The threat to workplace pensions
Workplace pensions are under threat from a contribution squeeze, 35% of employers are reporting that staff are pausing contributions of whom two-thirds cite the cost of living as cause
If interest rates rise to 6% as widely predicted, a whole raft of more affluent savings may be forced to choose between paying the mortgage of the pension.
If DC pensions are being encouraged to invest in long-term assets, they can point to some substantial headwinds. The current economic policies are challenging many of the certainties. Many mature spenders will be increasingly uncertain about drawdown and looking at cash and annuities as safe havens. Unless we have a radically different regulatory regime, neither cash nor annuities are likely to drive economic growth.
On the face of it, pensions have never had it so good. But in practice – what is happening this week to investment strategies – looks little short of carnage.
our estimate of £60 billion was in respect of Friday’s moves, yesterday’s will be similar and perhaps larger – possibly as much as £90 billion.
Why are pension schemes leveraged on Gilts?
Why would someone repeat the Long Term Capital Management (LTCM) 1998 stupidity? Why someone could leverage an asset with negative expected investment return is beyond me.
We own less than 5% bonds in our clients portfolios. We have high balance of cash (including USD) from middle of 2021.
I do not get it. These schemes should sue their investment advisors.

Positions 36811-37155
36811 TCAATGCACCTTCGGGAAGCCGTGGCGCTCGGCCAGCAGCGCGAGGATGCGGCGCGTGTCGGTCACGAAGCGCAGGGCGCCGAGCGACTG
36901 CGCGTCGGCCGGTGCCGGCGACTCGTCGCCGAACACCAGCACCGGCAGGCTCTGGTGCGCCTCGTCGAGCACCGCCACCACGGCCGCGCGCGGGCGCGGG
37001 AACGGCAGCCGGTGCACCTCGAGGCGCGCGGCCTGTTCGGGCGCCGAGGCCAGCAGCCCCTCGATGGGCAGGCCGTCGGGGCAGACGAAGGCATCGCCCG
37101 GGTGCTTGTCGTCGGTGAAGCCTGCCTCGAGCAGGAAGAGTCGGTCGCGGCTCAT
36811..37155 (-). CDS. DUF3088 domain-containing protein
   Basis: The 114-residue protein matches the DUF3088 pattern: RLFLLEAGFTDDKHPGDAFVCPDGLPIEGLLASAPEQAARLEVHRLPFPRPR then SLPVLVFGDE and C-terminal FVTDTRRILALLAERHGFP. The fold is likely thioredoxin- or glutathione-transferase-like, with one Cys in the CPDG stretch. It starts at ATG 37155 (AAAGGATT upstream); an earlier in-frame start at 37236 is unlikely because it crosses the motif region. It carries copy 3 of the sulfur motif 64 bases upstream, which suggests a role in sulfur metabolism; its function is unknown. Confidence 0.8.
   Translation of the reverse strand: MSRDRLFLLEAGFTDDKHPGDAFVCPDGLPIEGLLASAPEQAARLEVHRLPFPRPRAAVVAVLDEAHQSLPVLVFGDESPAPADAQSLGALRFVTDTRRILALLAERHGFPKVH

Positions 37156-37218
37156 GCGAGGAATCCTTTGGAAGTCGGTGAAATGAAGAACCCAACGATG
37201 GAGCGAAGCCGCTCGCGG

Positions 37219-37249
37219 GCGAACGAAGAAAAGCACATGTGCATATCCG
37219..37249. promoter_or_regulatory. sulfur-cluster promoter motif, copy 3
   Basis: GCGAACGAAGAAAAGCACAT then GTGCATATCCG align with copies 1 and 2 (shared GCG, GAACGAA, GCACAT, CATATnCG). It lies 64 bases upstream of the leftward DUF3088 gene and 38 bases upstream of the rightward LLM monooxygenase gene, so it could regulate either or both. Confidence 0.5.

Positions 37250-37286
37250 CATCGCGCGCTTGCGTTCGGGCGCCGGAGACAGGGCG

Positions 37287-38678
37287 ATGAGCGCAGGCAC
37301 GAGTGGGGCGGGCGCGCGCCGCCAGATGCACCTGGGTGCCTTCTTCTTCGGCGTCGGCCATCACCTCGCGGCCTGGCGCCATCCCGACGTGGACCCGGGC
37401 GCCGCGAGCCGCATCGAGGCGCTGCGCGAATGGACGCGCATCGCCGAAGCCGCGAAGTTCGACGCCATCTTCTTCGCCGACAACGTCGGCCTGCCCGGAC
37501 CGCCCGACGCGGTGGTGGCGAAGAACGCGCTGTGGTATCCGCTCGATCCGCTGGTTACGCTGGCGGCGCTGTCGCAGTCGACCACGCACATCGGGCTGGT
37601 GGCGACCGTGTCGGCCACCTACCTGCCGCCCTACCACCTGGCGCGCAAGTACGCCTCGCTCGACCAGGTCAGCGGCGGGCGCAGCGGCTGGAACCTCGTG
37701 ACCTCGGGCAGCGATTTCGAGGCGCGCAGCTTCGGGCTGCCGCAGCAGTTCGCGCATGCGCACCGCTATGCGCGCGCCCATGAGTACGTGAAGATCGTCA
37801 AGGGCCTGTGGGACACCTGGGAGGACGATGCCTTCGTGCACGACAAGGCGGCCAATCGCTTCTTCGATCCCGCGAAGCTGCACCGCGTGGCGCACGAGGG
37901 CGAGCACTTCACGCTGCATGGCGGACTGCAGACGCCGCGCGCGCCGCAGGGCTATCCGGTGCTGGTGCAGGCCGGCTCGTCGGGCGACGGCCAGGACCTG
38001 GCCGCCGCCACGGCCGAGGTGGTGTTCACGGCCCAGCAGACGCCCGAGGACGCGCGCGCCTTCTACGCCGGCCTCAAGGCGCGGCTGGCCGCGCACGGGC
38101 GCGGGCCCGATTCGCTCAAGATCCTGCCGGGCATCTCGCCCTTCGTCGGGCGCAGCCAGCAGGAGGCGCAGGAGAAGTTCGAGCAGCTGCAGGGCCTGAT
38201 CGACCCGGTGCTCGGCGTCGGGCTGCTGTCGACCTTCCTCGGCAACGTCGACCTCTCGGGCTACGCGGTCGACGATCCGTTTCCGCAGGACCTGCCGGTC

The good news is that we have some clearance now – Zombie companies (leaving only due low interest paid on their huge debt) should go and clear the deck. Companies and people, and not last Governments should put their house in order.
Agreed, but who will help them sue their advisers? They have all been complicit, doing TPR’s bidding.
At a macro level the country is in deep trouble – at a time, more than ever, we need growth assets (including within the huge reservoir of what was pension scheme wealth) the schemes are flogging their assets. The rest of the world is laughing, mopping up our assets.
Never could imagine the Schemes would succumb to such mass hysteria jumping on the band wagon of “de-risking”, so much to the extent they started to buy synthetic gilts!!!. They’d have been better buying synthetic tulips.
Where was the unelected unaccountable (and now silent) TPR when all of this was brewing up – asleep at the wheel, or driving the bus.
More on this on Monday. TPR is not coming out of this smelling of roses
About time. Given every scheme has to file an annual return, and TPR has a programme of active supervision for the troublesome child schemes who dare to carry equities (I mean risk assets), it only leaves one to consider that TPR were complicit in building this mess or blindly incompetent…? It’s a shame and an embarrassment for the whole industry that the BoE had to step in to rescue the pension system – where has the Regulator been, on holiday with Liz and Kwasi?
At least the fix to this is really simple – allow scheme to once again carry return and wealth generating assets,and invest in our economy. TPR should do what it always should have done, manage and convert the PPF into a sovereign wealth fund now it is of considerable size, unleashing more investment potential!